The issue of consent is of key importance in criminal law sexual offence cases. In some countries, sexual consent can be vitiated by ‘sexual fraud’. In these cases, the victim was deceived by their sexual partner to have sex, as they did not know or were lied to about a fact that was relevant for them before consenting to the sexual intercourse.
One specific form of ‘sex by fraud’ is ‘gender identity fraud’. In the cases that I have studied, the (female) victim has had sexual intercourse with the defendant but later retracted their consent to sex after finding out that their partner was a female to male transgender (FMT). Transgender people have been convicted for sexual offences in the UK, Israel and the USA. This paper researches whether the current human rights framework is able to protect transgender persons from gender identity fraud conviction in domestic courts.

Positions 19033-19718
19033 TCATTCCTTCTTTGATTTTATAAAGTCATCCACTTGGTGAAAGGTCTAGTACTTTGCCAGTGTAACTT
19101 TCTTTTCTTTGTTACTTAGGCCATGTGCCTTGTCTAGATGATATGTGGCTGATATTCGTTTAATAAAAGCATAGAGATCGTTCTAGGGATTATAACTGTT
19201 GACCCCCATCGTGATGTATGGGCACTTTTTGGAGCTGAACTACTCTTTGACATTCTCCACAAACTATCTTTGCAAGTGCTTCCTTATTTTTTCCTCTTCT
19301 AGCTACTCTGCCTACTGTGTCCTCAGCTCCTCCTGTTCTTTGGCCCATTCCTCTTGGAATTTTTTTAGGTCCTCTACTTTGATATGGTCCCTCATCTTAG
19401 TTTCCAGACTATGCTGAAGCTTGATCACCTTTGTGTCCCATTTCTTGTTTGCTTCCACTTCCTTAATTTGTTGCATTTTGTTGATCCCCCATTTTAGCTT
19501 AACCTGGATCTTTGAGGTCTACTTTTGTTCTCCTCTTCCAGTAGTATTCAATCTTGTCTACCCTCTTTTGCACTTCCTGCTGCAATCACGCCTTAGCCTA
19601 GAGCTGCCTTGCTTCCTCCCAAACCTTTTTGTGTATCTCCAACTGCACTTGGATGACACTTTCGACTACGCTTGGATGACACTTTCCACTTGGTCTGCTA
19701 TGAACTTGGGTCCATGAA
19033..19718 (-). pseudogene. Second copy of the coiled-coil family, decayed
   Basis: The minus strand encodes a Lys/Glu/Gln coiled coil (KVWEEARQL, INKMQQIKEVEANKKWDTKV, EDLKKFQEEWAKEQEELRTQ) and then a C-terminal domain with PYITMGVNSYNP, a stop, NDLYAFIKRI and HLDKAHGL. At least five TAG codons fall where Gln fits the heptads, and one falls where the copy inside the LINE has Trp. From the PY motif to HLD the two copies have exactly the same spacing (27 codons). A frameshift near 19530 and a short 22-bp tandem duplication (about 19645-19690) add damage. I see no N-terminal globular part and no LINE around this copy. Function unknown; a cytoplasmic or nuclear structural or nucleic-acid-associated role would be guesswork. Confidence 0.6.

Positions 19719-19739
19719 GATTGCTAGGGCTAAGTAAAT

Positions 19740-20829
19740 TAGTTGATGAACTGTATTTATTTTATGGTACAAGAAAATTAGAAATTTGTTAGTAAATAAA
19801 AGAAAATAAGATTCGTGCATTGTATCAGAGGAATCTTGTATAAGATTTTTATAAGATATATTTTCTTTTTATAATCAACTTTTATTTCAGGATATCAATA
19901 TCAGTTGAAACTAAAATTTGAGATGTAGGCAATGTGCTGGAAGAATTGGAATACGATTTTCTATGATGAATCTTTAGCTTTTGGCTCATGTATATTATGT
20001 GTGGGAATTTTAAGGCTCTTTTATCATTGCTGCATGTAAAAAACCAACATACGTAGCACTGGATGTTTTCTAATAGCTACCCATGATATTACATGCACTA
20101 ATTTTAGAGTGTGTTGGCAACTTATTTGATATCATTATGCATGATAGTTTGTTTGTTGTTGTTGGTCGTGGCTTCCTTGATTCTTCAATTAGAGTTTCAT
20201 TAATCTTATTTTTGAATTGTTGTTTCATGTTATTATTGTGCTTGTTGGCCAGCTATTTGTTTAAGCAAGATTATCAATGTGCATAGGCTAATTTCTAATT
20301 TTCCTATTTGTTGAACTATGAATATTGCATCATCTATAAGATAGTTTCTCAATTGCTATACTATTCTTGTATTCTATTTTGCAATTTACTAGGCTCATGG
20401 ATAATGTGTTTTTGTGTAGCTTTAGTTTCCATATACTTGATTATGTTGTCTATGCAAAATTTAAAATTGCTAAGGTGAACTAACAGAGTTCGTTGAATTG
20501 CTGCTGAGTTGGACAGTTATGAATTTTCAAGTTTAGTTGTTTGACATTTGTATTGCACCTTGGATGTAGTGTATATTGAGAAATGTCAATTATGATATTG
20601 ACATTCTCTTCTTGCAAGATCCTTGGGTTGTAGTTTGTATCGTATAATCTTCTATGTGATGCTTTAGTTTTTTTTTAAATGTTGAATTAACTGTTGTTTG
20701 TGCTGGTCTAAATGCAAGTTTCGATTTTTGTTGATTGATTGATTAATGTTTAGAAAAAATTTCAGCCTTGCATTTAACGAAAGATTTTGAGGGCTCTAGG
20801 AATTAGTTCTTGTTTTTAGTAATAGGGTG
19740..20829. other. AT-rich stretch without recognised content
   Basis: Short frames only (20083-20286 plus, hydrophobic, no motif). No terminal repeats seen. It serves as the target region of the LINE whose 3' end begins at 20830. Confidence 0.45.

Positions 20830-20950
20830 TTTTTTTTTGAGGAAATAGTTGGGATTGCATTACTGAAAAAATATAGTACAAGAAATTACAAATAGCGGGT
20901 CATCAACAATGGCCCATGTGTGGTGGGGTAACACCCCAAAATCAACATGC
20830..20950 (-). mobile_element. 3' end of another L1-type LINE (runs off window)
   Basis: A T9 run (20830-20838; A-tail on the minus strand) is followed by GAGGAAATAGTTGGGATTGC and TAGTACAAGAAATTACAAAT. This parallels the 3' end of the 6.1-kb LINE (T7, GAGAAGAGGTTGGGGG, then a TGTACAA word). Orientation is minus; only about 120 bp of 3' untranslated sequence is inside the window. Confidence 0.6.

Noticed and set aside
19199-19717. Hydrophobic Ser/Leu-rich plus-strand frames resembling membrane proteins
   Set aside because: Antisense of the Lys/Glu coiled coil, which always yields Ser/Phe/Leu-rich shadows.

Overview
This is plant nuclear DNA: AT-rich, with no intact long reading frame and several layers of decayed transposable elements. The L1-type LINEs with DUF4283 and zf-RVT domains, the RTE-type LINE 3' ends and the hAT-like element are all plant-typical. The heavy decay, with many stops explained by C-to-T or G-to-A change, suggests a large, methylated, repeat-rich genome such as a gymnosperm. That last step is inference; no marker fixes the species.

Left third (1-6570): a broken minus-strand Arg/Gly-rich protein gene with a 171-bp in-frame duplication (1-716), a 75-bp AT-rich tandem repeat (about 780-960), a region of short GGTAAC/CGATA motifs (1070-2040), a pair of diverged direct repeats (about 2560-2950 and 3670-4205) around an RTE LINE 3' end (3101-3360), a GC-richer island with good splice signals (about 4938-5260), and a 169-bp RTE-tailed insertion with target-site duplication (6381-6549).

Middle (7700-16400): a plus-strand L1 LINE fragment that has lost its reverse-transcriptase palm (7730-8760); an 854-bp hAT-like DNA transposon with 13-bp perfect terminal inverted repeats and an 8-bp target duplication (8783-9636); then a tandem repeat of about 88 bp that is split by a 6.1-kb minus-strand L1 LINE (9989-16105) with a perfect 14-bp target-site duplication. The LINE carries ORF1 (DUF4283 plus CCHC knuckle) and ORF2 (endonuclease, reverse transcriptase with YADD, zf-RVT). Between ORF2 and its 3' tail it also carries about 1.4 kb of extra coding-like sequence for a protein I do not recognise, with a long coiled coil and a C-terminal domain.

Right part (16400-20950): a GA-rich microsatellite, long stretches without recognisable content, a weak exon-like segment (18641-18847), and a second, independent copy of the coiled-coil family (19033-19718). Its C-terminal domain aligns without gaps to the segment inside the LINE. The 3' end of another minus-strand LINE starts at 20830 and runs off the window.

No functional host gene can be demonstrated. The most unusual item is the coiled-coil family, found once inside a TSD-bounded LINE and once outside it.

Evidence for practice
Keywords: human rights law, gender, identity fraud
Citation: Kolen, E. (2021). (Trans)Gender Identity Fraud And Human Rights Law: Is human rights law able to protect transgender persons from domestic ‘gender identity fraud’ prosecution and conviction?. Public Note, URS
“My name is Elise Kolen and I’m currently undertaking the LLM European Law at Utrecht University. I first came across the topic of my article while I was following a criminal law course at Cambridge University during my Erasmus+ programme. It sounded very unfair to me that transgender persons should be afraid of being convicted for this type of sexual offence. That’s why I wrote my bachelor thesis on this topic and eventually this article!”